SSD Dos & Don’ts

SSD-Dos-and-Don'ts-blog

SSDs are quickly replacing mechanical, magnetic hard drives thanks to their speed, ruggedness and lightweight, compact form (among a host of other reasons!) Because SSDs are relatively simple to set up, most new users don’t put much thought into long-term care.

Still, there are certain “dos and don’ts” every SSD user should be aware of to extend the life of their drive. Here’s a quick rundown to keep your SSD operating at peak performance:

Don’t Defragment Your SSD
Unlike magnetic drives, fragmentation isn’t going to hurt your SSD’s speed. In fact, fragmentation is a requirement for maximum SSD performance!

SSD controllers can access multiple channels simultaneously. This means that sprawling data across several flash chips allows your SSD to access information with more speed, instead of slowing it down.

Do Check That Auto-Defrag is Disabled
Defragging your SSD is not only unnecessary, but it could shorten the life of your SSD.

SSDs have a lifespan that’s determined by how much they’re used. While it’s designed to last much longer than you’ll ever need it, defragmenting your SSD involves writing data unnecessarily, which will shorten your SSD’s lifespan. OS X and Windows should both be able to detect when an SSD is in use and turn off defragmentation automatically, but just in case be sure to check that the auto defrag option in your OS of choice is turned off.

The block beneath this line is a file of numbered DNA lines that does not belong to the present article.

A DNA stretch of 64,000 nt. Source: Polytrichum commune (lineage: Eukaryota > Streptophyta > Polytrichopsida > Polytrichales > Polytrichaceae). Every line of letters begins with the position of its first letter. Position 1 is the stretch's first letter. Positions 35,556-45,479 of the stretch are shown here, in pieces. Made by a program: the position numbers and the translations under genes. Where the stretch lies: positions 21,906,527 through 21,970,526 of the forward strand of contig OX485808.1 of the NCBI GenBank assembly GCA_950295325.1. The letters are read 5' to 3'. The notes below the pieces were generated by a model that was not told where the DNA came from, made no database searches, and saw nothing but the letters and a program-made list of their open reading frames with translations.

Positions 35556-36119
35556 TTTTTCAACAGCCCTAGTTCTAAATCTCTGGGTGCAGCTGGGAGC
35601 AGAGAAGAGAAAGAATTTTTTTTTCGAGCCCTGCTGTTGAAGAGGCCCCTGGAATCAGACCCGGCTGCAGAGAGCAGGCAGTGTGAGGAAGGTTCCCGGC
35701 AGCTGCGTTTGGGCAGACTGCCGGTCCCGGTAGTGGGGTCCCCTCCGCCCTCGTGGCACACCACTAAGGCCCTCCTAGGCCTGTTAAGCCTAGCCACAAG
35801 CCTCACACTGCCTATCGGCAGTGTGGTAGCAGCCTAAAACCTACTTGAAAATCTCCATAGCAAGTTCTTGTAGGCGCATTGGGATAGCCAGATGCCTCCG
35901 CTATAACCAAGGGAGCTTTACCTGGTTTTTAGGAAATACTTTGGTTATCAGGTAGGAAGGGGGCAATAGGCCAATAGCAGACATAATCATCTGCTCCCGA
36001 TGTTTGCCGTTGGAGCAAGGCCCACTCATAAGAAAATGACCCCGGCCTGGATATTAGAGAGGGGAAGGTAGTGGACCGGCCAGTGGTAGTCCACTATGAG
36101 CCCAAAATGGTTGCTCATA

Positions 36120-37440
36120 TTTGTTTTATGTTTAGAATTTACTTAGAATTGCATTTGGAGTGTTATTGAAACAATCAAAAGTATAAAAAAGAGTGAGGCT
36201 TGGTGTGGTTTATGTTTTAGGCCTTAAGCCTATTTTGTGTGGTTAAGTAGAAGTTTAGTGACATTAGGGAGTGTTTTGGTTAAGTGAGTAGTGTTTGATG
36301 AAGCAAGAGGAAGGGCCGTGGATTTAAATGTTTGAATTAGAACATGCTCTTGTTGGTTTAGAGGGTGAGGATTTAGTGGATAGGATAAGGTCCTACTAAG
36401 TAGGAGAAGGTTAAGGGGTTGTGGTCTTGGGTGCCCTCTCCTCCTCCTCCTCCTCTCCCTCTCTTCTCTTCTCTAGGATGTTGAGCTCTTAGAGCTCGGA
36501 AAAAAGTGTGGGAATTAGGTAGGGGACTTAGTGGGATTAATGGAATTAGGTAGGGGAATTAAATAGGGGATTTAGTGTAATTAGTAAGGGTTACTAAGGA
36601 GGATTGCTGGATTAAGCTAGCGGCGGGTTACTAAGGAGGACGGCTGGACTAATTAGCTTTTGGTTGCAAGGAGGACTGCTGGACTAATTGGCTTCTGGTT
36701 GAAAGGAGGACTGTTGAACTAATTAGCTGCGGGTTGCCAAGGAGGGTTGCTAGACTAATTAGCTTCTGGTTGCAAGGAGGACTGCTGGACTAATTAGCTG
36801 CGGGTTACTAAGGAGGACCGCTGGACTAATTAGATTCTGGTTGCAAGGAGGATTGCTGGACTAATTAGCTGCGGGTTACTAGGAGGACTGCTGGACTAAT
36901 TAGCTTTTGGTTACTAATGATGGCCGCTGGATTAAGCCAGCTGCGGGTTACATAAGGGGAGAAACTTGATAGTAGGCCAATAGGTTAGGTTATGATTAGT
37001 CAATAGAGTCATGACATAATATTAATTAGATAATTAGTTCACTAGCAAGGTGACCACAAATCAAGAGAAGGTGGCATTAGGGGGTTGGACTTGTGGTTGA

Don’t Use for Archived Files
SSDs offer uncompromising speed, making them the ideal choice for operating system files and other programs that must be accessed frequently and quickly.

However, due to size limitations and cost-per-gigabyte, SSDs are less efficient for storing large or seldom-used files that simply take up space. If you require a large amount of storage for archiving purposes, optical drives and Blu-ray recordable media provide a scalable and low-cost solution.

Do Enable TRIM
When a block is written to, the entire block must be erased before it can be used to store new data. But the process of erasing blocks can slow the SSD’s performance if it’s managed on the fly.

TRIM is a command that extends the life of your SSD by preventing the drive from overusing certain blocks. The command does so by stepping in a little ahead of time and instructing your operating system (supported by Windows 7 onward) to erase the blocks that are no longer considered “in use” and can be wiped internally.

Windows 7 and 8 should detect an SSD and enable TRIM automatically, but it’s a good idea to check anyway.

Don’t Use Old Operating Systems
Old operating systems like Windows XP and Windows Vista don’t include support for the TRIM command, leaving deleted file data on your drive.

Unerased sectors slow down performance, forcing your operating system to first erase the residual data before writing a file into the free space.

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